How new rule could catalyze D&O business

The regulation creates 'a new risk within an established product', claims an underwriter

How new rule could catalyze D&O business

Professional Risks

By Mark Schoeff Jr.

A new SEC regulation that requires public companies to disclose climate risks could create new business for insuring corporate directors and officers.

Under a final rule approved March 6 by the Securities and Exchange Commission, companies must report climate-related factors that materially affect their business strategy, operations and financial results.

In addition, large companies will have to report material greenhouse gas emissions that result from their operations – so-called Scope 1 – and from their energy sources – so-called Scope 2, according to the SEC.

The regulation aims to give investors “consistent, comparable and decision-useful information” related to climate risk, SEC Chair Gary Gensler said in a statement. The measure responds in part to the continuing interest in investing based on environmental, social and governance factors.

One of the required disclosures involves “any oversight by the board of directors of climate-related risks and any role by management in assessing and managing the registrant’s material climate-related risks,” the SEC states.

That is where D&O insurance comes in.

“It creates a new category of risk,” said Howard Fischer (pictured top, left), a partner at Moses Singer. “You’ll probably see policies re-written to specifically take account of the new disclosures required under the rule and the liability for failure to make the disclosures.”

‘A new risk within an established product’

D&O insurance covers company officers and board members against personal losses related to lawsuits against a company and also pays for legal costs and judgments.

The SEC rule introduces “a new risk within an established product,” said Jon Perry (pictured top, center), an underwriter at Beazley. “Many reputable carriers are willing to take on that unknown risk.”

Indeed, the SEC rule could create new business for underwriters and brokers.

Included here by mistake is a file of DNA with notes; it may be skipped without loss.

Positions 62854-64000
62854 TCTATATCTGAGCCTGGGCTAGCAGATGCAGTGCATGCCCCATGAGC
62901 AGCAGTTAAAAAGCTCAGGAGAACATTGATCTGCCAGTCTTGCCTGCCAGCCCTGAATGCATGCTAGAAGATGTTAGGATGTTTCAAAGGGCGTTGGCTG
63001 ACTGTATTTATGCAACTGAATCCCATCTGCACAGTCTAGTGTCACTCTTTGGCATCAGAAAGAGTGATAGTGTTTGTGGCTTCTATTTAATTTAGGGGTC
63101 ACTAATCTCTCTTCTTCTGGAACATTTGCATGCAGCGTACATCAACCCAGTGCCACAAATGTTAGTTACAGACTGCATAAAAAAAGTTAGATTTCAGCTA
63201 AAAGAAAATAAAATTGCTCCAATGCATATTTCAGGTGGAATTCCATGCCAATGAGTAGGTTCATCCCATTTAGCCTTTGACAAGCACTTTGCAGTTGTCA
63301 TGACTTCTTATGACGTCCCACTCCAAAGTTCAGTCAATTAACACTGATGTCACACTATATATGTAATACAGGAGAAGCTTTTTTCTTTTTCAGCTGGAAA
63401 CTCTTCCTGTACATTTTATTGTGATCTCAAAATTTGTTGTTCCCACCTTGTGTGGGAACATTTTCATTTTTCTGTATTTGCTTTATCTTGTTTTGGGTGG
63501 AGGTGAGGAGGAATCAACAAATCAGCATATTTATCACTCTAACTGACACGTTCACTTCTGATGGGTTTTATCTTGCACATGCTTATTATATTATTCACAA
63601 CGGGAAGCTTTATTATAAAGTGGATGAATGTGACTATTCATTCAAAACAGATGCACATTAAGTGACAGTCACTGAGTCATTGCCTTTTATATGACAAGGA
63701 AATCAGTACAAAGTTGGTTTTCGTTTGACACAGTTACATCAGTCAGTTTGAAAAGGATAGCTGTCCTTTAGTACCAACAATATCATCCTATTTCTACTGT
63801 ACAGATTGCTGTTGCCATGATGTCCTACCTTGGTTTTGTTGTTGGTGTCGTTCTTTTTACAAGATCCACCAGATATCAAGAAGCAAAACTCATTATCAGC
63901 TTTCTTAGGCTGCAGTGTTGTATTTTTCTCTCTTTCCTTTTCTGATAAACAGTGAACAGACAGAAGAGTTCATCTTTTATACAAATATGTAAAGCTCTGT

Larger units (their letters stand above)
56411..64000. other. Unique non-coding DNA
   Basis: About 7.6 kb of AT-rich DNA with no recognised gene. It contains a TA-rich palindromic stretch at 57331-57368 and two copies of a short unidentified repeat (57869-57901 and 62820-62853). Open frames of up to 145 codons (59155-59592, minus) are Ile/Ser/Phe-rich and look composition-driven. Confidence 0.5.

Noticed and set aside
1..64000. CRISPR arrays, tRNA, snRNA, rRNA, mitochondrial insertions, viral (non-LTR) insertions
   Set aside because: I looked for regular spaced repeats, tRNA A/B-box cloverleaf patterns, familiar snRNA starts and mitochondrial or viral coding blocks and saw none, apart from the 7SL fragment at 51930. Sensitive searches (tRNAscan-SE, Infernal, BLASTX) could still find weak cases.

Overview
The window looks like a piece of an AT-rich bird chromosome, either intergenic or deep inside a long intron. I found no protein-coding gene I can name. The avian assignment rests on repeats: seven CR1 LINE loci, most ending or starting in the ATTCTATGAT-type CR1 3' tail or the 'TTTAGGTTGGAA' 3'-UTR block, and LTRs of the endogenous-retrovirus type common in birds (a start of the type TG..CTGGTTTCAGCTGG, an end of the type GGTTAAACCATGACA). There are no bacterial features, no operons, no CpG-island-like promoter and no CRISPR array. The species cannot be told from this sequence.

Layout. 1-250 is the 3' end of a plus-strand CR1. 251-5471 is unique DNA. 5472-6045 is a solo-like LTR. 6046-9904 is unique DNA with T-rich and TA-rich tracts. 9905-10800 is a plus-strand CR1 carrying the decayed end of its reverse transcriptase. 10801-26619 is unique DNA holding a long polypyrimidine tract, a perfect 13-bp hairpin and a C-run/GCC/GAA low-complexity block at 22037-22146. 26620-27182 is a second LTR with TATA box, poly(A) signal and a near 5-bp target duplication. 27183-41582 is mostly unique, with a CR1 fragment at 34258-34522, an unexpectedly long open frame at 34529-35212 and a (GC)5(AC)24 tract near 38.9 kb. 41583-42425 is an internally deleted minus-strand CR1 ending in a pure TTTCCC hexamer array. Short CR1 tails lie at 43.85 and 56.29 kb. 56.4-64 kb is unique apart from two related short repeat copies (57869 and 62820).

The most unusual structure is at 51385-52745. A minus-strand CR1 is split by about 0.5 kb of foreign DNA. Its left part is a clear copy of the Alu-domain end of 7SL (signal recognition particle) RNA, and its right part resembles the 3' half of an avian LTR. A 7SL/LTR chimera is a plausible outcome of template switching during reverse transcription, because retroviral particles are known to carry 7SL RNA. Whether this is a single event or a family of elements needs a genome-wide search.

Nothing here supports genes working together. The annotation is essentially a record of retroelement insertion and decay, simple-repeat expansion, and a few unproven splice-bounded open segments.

“If carriers wanted to explore this brave new world, it would be a great opportunity to provide coverage,” said Adrienne Kitchen (pictured top, right), a senior associate at Reed Smith.

The SEC rule could introduce new categories or new permutations within existing categories of environmental litigation. For instance, suits could focus on allegations that corporate leadership failed to mitigate climate risks, did not properly disclose how severe weather – such as floods somewhere along a supply chain – hurt financial results, or engaged in so-called “greenwashing” by failing to live up to climate promises.

Pricing climate-disclosure risk

One of the challenges insurers will face is determining how much climate-disclosure risk costs.

“Trying to figure out how to price policies is going to take some creativity,” said Fischer, a former SEC trial counsel.

The insurance industry also has to work through what exactly to cover when it comes to climate risk. For instance, many policies already include a pollution exclusion. Perhaps a climate-change exclusion will emerge as well, Kitchen said.

“As claims increase, and they undoubtedly will, the coverage fights also are going to increase,” Kitchen said.

The fact that the rule has been promulgated by the SEC, known as one of the toughest regulators in Washington, introduces another risk. The agency will examine public companies for adherence to the rule, which could result in legal costs if the agency finds compliance violations.

Many companies had been making climate disclosures voluntarily. Now, they’ll be compelled to do so, if the climate-related activities are material to a firm.

“Any new SEC rule raises our eyebrows,” Perry said. “Now there’s a rule potentially to break.”

Lifting an 886-page rule

Companies would have to make climate disclosures in SEC filings, such as registration statements and annual reports. In addition, disclosures about severe weather events will be required in audited financial statements.

The 886-page rule presents a heavy lift for insurance brokers trying to figure out how to help protect their customers.

“They want to make sure they fully know what the rules entail and how they affect their clients,” Perry said. “They’re very complicated rules to follow.”  

Whether the SEC rule stands long enough for companies to have to comply is an open question.

The final regulation was promulgated two years after it was initially proposed. The measure drew strong resistance and was streamlined in response to the criticism. For instance, a requirement to report so-called Scope 3 emissions, or those related to the activities of a company’s suppliers, was deleted.

Despite the changes to the final rule, it is already being challenged in court by opponents.

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